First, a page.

Water, Air, & Soil Pollution

, Volume 218, Issue 1–4, pp 517–528 | Cite as

Groundwater Pollution in a Karstic Region (NE Yucatan): Baseline Nutrient Content and Flux to Coastal Ecosystems

  • Laura Hernández-Terrones
  • Mario Rebolledo-Vieyra
  • Martin Merino-IbarraEmail author
  • Melina Soto
  • Adrien Le-Cossec
  • Emiliano Monroy-Ríos


The quality of groundwater is threatened in karstic regions with very high population growth, such as the eastern coast of Yucatan. As polluted groundwater flows towards the ocean, coastal ecosystems and coral reefs may also be affected. Pollution and the interaction between the coastal aquifer and the reef lagoon were assessed at a developing area (Puerto Morelos, NE Yucatan Peninsula) within the Mesoamerican Coral Reef System. Coastal environments along the land–sea gradient (wells, mangroves, beaches, submarine springs, the reef lagoon, and the open sea) were sampled. Silicate and salinity were used as tracers of groundwater and seawater, respectively. Their patterns evidence water flow and mixing among these coastal environments. High nitrate concentrations (268.6 μM) and coliform bacteria densities indicate groundwater pollution in most of the wells sampled and also in mangroves, beaches, and submarine springs. Phosphorous content peaks (14.2 μM) in mangroves, where it is likely released due to reducing conditions in the sediments. Nitrogen flux toward the lagoon reef through groundwater discharge is estimated at 2.4 ton N km−1 year−1 and phosphorous at 75 to 217 kg P km−1 year−1. These results provide evidence of the need for more detailed groundwater studies and for the integrated management of aquifers and coastal ecosystems in karstic regions.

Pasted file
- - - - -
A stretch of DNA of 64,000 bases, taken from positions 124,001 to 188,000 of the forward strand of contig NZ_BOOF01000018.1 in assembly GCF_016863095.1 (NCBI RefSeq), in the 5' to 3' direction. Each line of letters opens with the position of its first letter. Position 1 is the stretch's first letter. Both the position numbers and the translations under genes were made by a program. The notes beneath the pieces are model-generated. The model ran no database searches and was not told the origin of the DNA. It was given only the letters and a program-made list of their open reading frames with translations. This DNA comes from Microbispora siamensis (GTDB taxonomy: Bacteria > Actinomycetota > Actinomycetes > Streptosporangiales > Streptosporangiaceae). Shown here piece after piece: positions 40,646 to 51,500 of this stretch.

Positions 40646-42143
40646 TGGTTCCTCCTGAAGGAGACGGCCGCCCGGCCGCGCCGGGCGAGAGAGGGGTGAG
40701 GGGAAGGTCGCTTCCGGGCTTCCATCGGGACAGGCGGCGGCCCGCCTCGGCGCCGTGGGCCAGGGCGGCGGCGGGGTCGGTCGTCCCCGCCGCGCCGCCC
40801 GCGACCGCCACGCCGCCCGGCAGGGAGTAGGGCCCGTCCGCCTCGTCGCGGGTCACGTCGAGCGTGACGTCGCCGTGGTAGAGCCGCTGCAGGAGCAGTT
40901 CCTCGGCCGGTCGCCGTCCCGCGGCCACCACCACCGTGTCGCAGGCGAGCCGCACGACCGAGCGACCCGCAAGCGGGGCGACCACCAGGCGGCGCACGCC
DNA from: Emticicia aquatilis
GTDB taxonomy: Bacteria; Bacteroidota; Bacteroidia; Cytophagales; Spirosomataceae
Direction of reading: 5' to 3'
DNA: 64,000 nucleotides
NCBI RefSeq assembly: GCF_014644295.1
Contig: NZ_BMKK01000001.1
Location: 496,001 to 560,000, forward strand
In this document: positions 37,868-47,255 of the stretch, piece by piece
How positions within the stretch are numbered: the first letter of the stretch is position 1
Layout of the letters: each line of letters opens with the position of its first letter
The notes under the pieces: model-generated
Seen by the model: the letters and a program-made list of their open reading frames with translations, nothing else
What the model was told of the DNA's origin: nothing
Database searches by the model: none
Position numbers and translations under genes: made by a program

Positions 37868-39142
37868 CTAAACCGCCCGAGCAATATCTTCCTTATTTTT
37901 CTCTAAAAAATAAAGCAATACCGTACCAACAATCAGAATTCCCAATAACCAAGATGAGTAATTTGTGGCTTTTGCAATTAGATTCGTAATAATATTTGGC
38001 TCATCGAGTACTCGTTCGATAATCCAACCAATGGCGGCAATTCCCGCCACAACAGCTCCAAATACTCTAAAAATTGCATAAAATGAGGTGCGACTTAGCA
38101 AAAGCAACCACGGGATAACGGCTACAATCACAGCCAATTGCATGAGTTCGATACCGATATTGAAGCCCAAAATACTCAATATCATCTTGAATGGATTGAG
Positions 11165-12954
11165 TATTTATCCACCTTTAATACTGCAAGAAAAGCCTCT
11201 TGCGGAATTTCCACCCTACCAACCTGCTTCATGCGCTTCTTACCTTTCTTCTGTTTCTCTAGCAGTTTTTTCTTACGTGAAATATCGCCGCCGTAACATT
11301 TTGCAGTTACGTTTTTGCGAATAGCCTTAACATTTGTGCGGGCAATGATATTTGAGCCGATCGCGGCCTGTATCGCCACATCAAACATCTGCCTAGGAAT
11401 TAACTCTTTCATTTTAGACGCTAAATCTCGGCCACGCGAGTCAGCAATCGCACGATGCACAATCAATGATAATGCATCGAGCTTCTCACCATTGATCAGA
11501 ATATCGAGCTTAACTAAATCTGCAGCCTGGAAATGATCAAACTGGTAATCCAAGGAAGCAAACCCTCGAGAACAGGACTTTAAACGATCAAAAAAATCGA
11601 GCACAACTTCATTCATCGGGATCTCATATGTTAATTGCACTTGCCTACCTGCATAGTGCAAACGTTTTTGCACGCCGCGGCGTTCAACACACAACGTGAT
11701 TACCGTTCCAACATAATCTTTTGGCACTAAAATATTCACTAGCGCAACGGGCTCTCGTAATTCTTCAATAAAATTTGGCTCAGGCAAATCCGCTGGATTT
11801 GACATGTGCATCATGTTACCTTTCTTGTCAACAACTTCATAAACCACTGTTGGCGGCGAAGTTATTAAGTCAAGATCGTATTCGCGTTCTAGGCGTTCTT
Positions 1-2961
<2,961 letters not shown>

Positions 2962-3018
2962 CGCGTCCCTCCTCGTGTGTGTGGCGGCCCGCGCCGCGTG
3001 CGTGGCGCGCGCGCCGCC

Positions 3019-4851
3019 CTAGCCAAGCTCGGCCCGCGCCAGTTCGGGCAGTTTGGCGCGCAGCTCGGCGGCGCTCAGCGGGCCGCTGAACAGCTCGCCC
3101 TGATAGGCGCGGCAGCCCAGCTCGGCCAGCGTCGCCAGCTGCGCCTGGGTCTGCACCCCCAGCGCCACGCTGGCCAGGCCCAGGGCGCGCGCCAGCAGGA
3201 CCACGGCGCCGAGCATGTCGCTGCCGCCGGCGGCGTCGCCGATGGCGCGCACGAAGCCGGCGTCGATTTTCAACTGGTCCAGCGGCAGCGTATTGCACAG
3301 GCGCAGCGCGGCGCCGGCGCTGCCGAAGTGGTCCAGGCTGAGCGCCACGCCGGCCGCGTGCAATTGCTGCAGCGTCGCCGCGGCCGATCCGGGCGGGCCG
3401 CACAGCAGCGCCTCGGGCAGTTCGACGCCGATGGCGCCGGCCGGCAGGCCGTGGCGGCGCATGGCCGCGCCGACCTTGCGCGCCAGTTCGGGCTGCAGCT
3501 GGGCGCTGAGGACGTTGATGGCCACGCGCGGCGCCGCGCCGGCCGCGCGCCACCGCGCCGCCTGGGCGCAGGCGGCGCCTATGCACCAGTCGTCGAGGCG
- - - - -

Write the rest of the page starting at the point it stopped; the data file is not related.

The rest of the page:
Springs Submarine groundwater discharge Water quality Coral reef Connectivity 



We thank the authorities of the Comisión Nacional de Áreas Naturales Protegidas, particularly Daniela Guevara, director of Parque Nacional Arrecifes de Puerto Morelos, for their support. The authors are grateful to Sergio F. Castillo Sandoval for nutrient analyses, to Patricia M. Valdespino for the art work, and to Marcos Merino for its thorough revision of the English. The authors acknowledge the collaboration of Vincent Jean-Baptiste and Juliette Lementais (INAPG, France). This work was partially funded by the Coral Reef Targeted Research and Capacity Building for Management program of the Global Environmental Fund, of which this paper is a contribution. We are also grateful to the editor and reviewers, who helped improve significantly this paper through their sound revision of the manuscript submitted.


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Copyright information

© Springer Science+Business Media B.V. 2010

Authors and Affiliations

  • Laura Hernández-Terrones
    • 1
  • Mario Rebolledo-Vieyra
    • 1
  • Martin Merino-Ibarra
    • 2
    Email author
  • Melina Soto
    • 1
  • Adrien Le-Cossec
    • 1
  • Emiliano Monroy-Ríos
    • 3
  1. 1.Centro de Investigación Científica de YucatánUnidad Quintana Roo/Unidad de Ciencias del AguaCancúnMexico
  2. 2.Unidad Académica de Ecología Marina, Instituto de Ciencias del Mar y LimnologíaUniversidad Nacional Autónoma de MéxicoCoyoacánMexico
  3. 3.Posgrado de Ciencias del Mar y LimnologíaUniversidad Nacional Autónoma de MéxicoCoyoacánMexico

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